4. In grammar, the act or manner of forming one word from another, as controller from control.
  5. In geology, formation may signify a single mass of one kind of rock, more or less extensive, or a collection of mineral substances, formed by the same agent, under the same or similar circumstances; or it may convey the idea, that certain masses or collections of minerals were formed not only by the same agent, but also during the same geological epoch. In this latter sense the term is almost always employed. Cleaveland. Formation is that collection or assemblage of beds or layers, strata or portions of earth or minerals, which seem to have been formed at the same epoch, and to have the same general characters of composition and lodgment. Dict. Nat. Hist.


  1. Giving form; having the power of giving form; plastic. The meanest plant can not be raised without seeds, by any formative power residing in the soil. Bentley.
  2. In grammar, serving to form; derivative; not radical; as, a termination merely formative.

FORM'ED, pp.

Made; shaped; molded; planned; arranged; combined; enacted; constituted.

FORM'E-DON, n. [forma doni.]

A writ for the recovery of lands by statute of Westminster. Eng. Law.

FOR'MER, a. [comp. deg. Sax. form, forma, but it is rendered primus, first. The Saxon word seems to be composed of fore and ma, more; but of this I am not confident.]

  1. Before in time; preceding another or something else in order of time; opposed to latter. Her farmer husband, who sent her away, may not take her again to be his wife, after that she is defiled. Deut. xxiv. The former and the latter rain. Jer. v.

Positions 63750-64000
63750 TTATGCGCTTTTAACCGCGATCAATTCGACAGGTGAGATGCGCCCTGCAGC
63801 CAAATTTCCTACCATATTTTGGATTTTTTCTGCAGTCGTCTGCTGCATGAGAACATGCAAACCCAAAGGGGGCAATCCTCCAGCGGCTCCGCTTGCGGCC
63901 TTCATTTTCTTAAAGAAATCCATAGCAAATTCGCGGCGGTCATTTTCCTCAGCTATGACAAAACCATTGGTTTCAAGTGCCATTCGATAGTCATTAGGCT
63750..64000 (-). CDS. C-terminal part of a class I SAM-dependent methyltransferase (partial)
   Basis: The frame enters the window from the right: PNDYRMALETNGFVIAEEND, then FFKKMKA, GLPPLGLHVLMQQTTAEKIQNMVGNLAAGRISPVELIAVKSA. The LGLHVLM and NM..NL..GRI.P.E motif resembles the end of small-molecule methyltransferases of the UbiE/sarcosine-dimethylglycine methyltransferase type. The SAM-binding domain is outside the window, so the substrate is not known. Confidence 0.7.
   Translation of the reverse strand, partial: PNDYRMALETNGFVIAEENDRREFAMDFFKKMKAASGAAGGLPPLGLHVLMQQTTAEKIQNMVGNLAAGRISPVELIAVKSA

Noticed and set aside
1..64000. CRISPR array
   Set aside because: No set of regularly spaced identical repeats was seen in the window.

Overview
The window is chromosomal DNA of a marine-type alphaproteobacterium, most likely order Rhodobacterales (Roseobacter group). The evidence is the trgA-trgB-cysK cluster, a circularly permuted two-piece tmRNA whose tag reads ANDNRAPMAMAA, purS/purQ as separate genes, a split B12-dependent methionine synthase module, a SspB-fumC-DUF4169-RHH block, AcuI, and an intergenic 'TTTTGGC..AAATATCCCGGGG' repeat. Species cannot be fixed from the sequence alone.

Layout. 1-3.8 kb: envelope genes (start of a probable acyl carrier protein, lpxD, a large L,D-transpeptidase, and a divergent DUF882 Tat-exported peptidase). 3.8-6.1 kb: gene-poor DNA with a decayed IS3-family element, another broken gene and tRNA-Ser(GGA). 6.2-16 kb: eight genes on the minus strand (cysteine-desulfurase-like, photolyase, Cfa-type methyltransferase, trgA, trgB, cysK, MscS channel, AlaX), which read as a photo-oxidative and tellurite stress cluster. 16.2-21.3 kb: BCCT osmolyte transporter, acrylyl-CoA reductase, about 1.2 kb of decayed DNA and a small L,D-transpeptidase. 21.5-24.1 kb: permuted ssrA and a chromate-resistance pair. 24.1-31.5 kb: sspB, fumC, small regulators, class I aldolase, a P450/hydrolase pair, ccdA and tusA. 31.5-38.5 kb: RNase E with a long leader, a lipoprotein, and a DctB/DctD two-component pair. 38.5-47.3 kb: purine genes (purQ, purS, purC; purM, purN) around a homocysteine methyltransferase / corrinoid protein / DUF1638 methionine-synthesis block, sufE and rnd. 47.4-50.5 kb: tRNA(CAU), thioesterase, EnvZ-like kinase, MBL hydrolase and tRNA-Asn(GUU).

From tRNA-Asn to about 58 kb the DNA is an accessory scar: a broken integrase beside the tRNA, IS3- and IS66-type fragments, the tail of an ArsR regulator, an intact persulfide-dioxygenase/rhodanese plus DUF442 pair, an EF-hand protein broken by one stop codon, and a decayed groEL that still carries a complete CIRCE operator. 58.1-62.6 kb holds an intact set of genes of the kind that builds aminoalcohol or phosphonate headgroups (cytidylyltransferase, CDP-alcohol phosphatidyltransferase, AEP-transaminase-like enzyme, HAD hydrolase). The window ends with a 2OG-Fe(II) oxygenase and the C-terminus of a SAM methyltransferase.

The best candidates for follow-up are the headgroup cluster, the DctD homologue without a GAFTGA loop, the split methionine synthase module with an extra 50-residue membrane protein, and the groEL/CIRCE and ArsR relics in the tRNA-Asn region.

2. Past, and frequently ancient, long past. For inquire, I pray thee, of the former age. Job viii.
  3. Near the beginning; preceding; as, the former part of a discourse or argument.
  4. Mentioned before another. A bad author deserves better usage than a bad critic; a man may be the former merely through the misfortune of want of judgment; but he can not be the latter without both that and an ill temper. Pope.


He that forms; a maker; an author.

FOR'MER-LY, adv.

In time past, either in time immediately preceding, or at any indefinite distance; of old; heretofore. We formerly imported slaves from Africa. Nations formerly made slaves of prisoners taken in war.


Ready to form; creative; imaginative. Thomson.

FOR'MI-ATE, or FOR'MATE, n. [from L. formica, an ant.]

A salt, composed of the formic acid and a base.

FOR'MIC, a. [L. formica, an ant.]

Pertaining to ants; as, the formic acid, the acid of ants.

FOR-MI-CA'TION, a. [L. formicatio, from formico, or formica, an ant.]

A sensation of the body resembling that made by the creeping of ants on the skin.